Here you will find information about rituals of various schools in Asia and the world, ghost stories, martial arts and herbs etc. You are welcomed to enjoy the materials if they please you. I do not wish to endorse magic of any sorts. All materials are for entertainment purposes only.
Tuesday, January 21, 2014
Fists Of Gods: Since The 1700’s (神拳)
back in time to somewhere around 1700’s to Old China…
Chinese folk cults, one particular group is known as ‘會門’ or
literarily ‘folk groups’. This particular folk group can be divided into two
subgroups: ‘the group of fists’ (拳會) and ‘the group of broad sword’ (刀會). The latter group is in
fact a subset of the first. It was thus named as its members carried broad
swords on their back. Just a note on this: most of the Chinese martial arts now
days were made popular by these groups.
The original purposes of
these folk groups were to provide protections to ordinary Chinese folks from
the suppressions of Western culture and religions, namely the Christians. They
were first seen active in Northern China during 1700’s. (We have to bear in mind that the old Chinese folks were
pretty conservative then.)
These folk group practices
one special type of martial arts known as ‘the fists of gods’ or ‘gods’ boxing’
(神拳). This type of ‘fist’
existed well before the coming of Western influences to old China. There are
two streams of ‘fist of gods’: the Northern Tradition and The Southern
The Southern Tradition
It is said that during
1750, the founder of Southern Tradition is a peasant named Shi Ting Yang (石廷揚) from Zhe Jiang Province (浙江) and later transmitted the
knowledge to Wu Bu Yuan (吳卜元). It was Wu who started a small shrine that worships ‘the 5 elders’ (五公) and Wu’s followers only
need to consume some kind of talismans, yawn a few times and then the gods will
possess their bodies to perform martial art stunts. Unfortunately, Wu’s
activity was put to stop by government officials. Sometime later, similar boxing practices appeared in
Gui Zhou (貴州) too. Well, to make a long story short, the Southern Tradition was
never any form of martial arts; it is somehow similar to spirit mediums and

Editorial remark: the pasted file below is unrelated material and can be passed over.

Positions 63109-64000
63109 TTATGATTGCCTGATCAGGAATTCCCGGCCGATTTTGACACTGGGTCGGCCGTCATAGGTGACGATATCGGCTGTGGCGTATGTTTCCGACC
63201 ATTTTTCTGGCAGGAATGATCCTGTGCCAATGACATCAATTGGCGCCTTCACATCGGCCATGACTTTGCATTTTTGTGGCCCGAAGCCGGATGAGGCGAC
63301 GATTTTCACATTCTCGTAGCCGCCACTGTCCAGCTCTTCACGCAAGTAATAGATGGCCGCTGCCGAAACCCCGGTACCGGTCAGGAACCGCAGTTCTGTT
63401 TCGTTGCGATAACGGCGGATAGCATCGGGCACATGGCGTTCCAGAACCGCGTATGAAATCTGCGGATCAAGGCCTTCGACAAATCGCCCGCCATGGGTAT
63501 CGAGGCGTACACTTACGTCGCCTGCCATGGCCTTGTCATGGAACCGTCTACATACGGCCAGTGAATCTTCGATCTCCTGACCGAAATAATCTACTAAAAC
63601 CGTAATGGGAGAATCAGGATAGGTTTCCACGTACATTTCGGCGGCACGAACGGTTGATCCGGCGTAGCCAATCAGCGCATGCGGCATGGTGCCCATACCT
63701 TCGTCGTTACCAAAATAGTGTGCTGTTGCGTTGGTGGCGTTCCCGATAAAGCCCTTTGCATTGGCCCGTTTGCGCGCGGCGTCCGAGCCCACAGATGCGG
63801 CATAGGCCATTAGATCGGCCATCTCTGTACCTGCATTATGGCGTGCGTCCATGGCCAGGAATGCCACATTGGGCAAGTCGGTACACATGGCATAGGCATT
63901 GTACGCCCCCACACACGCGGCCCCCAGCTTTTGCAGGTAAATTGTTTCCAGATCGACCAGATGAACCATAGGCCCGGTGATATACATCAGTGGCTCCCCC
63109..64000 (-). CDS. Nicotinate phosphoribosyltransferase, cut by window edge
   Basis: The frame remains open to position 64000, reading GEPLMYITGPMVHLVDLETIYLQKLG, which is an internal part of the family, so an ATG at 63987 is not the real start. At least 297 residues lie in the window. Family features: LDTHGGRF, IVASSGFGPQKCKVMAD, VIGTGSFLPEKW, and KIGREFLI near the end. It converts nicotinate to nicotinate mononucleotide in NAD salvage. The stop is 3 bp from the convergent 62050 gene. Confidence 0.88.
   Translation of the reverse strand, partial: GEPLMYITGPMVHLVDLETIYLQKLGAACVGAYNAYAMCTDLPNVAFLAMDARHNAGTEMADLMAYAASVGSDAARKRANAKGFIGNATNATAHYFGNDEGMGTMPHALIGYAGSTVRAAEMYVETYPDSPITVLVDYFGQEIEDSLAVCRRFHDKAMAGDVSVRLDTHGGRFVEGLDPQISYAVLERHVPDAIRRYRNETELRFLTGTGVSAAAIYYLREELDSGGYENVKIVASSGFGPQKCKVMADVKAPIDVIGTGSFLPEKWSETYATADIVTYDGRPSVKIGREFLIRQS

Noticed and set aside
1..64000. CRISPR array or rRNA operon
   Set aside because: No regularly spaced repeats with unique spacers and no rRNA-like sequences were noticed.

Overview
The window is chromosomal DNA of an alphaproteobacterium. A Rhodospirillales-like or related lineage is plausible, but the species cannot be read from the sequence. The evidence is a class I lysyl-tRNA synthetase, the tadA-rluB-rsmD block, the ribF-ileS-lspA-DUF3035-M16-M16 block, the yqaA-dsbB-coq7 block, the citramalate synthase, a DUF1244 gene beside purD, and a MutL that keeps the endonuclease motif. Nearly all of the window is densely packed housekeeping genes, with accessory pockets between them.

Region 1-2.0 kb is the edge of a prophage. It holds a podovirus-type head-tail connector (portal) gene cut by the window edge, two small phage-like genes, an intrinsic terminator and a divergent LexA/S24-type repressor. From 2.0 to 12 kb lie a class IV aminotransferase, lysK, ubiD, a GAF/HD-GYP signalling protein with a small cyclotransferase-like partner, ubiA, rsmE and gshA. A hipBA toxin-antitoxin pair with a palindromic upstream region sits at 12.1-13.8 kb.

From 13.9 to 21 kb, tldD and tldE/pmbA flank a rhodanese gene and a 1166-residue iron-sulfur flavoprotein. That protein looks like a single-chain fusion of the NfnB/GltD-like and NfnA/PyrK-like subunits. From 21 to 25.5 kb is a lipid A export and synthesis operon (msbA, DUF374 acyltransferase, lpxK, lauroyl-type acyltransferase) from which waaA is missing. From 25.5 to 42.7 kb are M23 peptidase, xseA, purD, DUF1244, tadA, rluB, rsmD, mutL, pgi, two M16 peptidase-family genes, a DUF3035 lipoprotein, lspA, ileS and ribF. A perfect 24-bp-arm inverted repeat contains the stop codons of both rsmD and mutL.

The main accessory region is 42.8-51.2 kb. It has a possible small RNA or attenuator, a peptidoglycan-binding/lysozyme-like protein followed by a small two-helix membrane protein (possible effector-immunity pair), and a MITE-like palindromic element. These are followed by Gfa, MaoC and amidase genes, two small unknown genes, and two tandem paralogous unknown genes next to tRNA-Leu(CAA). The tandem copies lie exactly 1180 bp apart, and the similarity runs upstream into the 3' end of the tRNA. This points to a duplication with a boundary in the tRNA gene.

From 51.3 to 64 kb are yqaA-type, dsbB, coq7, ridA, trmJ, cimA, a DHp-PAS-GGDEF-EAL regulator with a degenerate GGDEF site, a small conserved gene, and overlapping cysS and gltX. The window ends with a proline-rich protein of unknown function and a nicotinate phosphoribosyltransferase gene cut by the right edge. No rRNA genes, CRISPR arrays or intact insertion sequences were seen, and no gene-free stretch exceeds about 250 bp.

more towards trickery.
The Northern Tradition
According to the record,
the Northern Tradition existed since 1717 in Shan Dong (山東). It was then a type of
martial art called ‘the heavenly gate boxing’ (天門神拳) exclusively practised by
the followers of ‘the cult of sole incense’ (一炷香教). At the same time another
cult called ‘the cult of grand master’ (祖師會) also follow a similar
martial art system.
These types of martial arts
are called ‘fists of gods’ because they enable their practitioners to exhibit
some kind of invulnerability. This is similar to the current days’ hard Qigong
namely: the golden bells cover (金鐘罩) and the iron shirt (鐵布衫).
At that time, the
practitioners of such arts are said to be able to withstand the chopping of
broad swords on their stomach and waist, the piercing of iron needles through
their face and the strike of horse whips without feeling too much pain.
1800’s and beyond
Now the time comes to 1896,
in the northwestern part of Shan Dong appeared another type of ‘fists of gods’
belonged to ‘the cult of Luxi boxing’ (魯西神拳會); which change to ‘Yihe
boxing’ ( 義和拳) later. Well the Luxi boxing was real alright, it belonged to Wuzu (五祖) type of martial arts but
with some elements of magic.
The Luxi boxing must be
preceded by an opening prayer to the gods and goddesses of Peach Mountain (桃花山). According to the legend,
there are 6 caves in the Peach Mountain and that all spirits dwell in these
caves. A practitioner must choose a particular patron god, goddess or even
Added to that, the
practitioners of Luxi boxing will also be taught some traditional healing
methods. However, the practice of invulnerability to sharp weapons was very
much guarded a secret at that time.
Today, we have seen some
folk cults such as Mao Shan (茅山) and Liu Ren (六壬) sects practise auto-boxing and traditional healing techniques similar
to the above. The latter is very much popular in Hong Kong, while traces
of former can be seen in Malaysia still.
The above description of ‘a
fist of gods’ or auto-boxing if you would like to call it; is an amalgamation of
kung fu, magic, folk cult believes, traditional healing and of course with elements
of superstitions. These practices have been inherited and transformed through
the time and brought to Southeast Asia with the arrival of Chinese migrants.